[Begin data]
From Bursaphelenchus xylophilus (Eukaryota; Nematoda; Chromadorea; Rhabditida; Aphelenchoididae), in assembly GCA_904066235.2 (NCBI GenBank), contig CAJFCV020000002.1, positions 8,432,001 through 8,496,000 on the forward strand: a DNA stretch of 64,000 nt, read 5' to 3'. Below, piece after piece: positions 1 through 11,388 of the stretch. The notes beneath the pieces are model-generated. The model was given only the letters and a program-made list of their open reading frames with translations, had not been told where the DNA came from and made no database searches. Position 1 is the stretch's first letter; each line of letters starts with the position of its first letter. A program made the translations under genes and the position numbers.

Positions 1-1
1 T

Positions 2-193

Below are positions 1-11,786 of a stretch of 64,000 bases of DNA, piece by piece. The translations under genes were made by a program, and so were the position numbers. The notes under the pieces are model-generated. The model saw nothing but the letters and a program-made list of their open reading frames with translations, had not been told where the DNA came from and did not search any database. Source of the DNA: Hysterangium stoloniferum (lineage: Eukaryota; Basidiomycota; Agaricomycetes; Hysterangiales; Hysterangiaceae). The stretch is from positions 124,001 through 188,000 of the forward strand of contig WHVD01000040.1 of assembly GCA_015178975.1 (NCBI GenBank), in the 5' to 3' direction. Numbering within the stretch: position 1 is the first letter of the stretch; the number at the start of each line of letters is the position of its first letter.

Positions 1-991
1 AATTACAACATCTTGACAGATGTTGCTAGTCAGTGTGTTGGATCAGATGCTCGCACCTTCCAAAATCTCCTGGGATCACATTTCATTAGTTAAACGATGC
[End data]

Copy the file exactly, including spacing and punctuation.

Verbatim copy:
From Bursaphelenchus xylophilus (Eukaryota; Nematoda; Chromadorea; Rhabditida; Aphelenchoididae), in assembly GCA_904066235.2 (NCBI GenBank), contig CAJFCV020000002.1, positions 8,432,001 through 8,496,000 on the forward strand: a DNA stretch of 64,000 nt, read 5' to 3'. Below, piece after piece: positions 1 through 11,388 of the stretch. The notes beneath the pieces are model-generated. The model was given only the letters and a program-made list of their open reading frames with translations, had not been told where the DNA came from and made no database searches. Position 1 is the stretch's first letter; each line of letters starts with the position of its first letter. A program made the translations under genes and the position numbers.

Positions 1-1
1 T

Positions 2-193

Below are positions 1-11,786 of a stretch of 64,000 bases of DNA, piece by piece. The translations under genes were made by a program, and so were the position numbers. The notes under the pieces are model-generated. The model saw nothing but the letters and a program-made list of their open reading frames with translations, had not been told where the DNA came from and did not search any database. Source of the DNA: Hysterangium stoloniferum (lineage: Eukaryota; Basidiomycota; Agaricomycetes; Hysterangiales; Hysterangiaceae). The stretch is from positions 124,001 through 188,000 of the forward strand of contig WHVD01000040.1 of assembly GCA_015178975.1 (NCBI GenBank), in the 5' to 3' direction. Numbering within the stretch: position 1 is the first letter of the stretch; the number at the start of each line of letters is the position of its first letter.

Positions 1-991
1 AATTACAACATCTTGACAGATGTTGCTAGTCAGTGTGTTGGATCAGATGCTCGCACCTTCCAAAATCTCCTGGGATCACATTTCATTAGTTAAACGATGC